With the sentencing of Bruce Doucette, one of the most prominent “sovereign citizens” in the country, Colorado prosecutors say they are sending a message nationally that threatening local government officials will not be tolerated.
The state attorney general’s office is in the midst of taking to court nine people, including Doucette, who papered the offices of state judges, district attorneys, sheriffs and even Gov. John Hickenlooper with false legal documents. They’re charged with racketeering, conspiracy and other felony counts.
“I can’t get into their mind as to whether they thought we would ever hold them accountable,” said Robert Shapiro, first assistant attorney general and lead prosecutor on the cases.
The defendants, led by Doucette, Stephen Nalty and Steven Byfield, consider themselves sovereigns; they reject all local and state laws because they are not in the U.S. Constitution.
Doucette gave himself the title “superior court judge” and traveled around the state trying to organize groups to fight with local governments. Those targeted included sheriffs, judges, county officials who enforce code violations and district attorneys who prosecuted people the sovereigns deemed sympathetic.
One of their victims included former Boulder District Attorney Stan Garnett. In 2015, Garnett started receiving phony arrest warrants and documents that claimed Garnett owed money to the sovereigns for collecting his government salary. They were often signed with a bloody fingerprint.
“Some of the documents claimed to be warrants for my arrest. Some of the documents claimed to be essentially garnishments that would take property from my bank accounts,” he said.
The movement nationally doesn’t stop at what prosecutors call “paper terrorism.” Sovereign nationals have grown so dangerous that the FBI has deemed them the top domestic terrorist threat facing the United States. Sovereigns are blamed for the deaths of more than a dozen police officers over the years.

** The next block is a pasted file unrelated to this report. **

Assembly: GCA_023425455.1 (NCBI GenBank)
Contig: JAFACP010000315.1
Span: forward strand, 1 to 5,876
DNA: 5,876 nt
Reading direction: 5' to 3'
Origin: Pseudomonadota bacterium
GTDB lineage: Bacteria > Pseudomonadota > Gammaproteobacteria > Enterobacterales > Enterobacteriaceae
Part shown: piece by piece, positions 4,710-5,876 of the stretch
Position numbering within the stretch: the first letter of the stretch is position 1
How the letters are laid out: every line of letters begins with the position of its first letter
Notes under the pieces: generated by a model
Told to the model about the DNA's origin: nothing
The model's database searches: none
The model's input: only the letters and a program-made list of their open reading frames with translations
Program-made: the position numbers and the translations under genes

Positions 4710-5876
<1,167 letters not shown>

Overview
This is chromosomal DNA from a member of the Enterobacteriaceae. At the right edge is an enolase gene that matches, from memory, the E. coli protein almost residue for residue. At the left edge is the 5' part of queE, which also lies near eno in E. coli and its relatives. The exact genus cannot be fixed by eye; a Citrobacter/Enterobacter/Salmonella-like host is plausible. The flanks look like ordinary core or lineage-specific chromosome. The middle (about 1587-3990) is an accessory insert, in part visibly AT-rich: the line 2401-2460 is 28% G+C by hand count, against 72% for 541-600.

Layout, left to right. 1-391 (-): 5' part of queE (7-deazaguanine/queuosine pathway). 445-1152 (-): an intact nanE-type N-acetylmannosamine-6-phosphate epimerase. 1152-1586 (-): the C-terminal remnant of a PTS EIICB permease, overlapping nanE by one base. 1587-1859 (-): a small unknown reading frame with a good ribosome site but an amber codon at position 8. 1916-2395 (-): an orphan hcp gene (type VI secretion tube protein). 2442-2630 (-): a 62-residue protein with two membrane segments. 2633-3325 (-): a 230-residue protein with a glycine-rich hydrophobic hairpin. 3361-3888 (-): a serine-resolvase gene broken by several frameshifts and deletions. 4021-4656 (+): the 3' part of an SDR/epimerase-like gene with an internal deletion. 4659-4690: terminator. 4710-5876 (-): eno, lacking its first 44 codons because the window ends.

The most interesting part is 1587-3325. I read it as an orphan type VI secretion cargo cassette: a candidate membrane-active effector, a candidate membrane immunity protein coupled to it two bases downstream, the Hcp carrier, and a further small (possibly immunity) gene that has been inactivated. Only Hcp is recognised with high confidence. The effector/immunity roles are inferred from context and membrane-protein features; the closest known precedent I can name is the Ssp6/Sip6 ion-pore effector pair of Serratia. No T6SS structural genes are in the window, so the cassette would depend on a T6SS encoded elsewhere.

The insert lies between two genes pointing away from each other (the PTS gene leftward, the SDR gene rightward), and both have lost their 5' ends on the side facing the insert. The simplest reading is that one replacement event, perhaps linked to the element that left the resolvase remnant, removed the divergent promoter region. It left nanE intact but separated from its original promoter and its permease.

The Bundy family, which engaged in a multi-day stand-off with federal officials in Oregon over cattle grazing on public lands, identified with sovereign philosophies, according to the Southern Poverty Law Center. Doucette gave legal advice to the Bundys, investigators said.
“It’s turned into a significant problem. Sovereign citizens often feel like they operate outside of the law or above the law,” said Ryan Lenz, an investigative reporter at the Law Center. “And they often get very angry and indignant and principled when a law enforcement officer might challenge them on their fictitious standing.”
Lenz said it would be a mistake to dismiss the paper terrorism as harmless.
“It’s not simply a matter of men and women running around filing fake financial documents and fake legal documents causing headaches for people,” he said. “If someone files a lien on your home it radically affects your ability to conduct the business of your family.”
Shapiro read several victim statements ahead of Doucette’s sentencing. One of them, Gilpin County Treasurer Aynn Huffman, said she put in safeguards to protect her staff after receiving threats from Doucette.
“It’s that type of stress that this defendant took joy and glee causing to ensure that his ideology would dictate and be of influence … against these people,” Shapiro said. But now, there has been a leveling off in reports of sovereign movements with the Colorado criminal trials are underway.
Still, Shapiro doesn’t expect the movement to die with the ringleaders going to state prison — Doucette was sentenced to 38 years in state prison this week. Nalty and Byfield were sentenced to 22 and 36 years, respectively, earlier this year.
“We expect in due course that the next generation of leaders will rise up and try to become the next Bruce Doucette,” he said.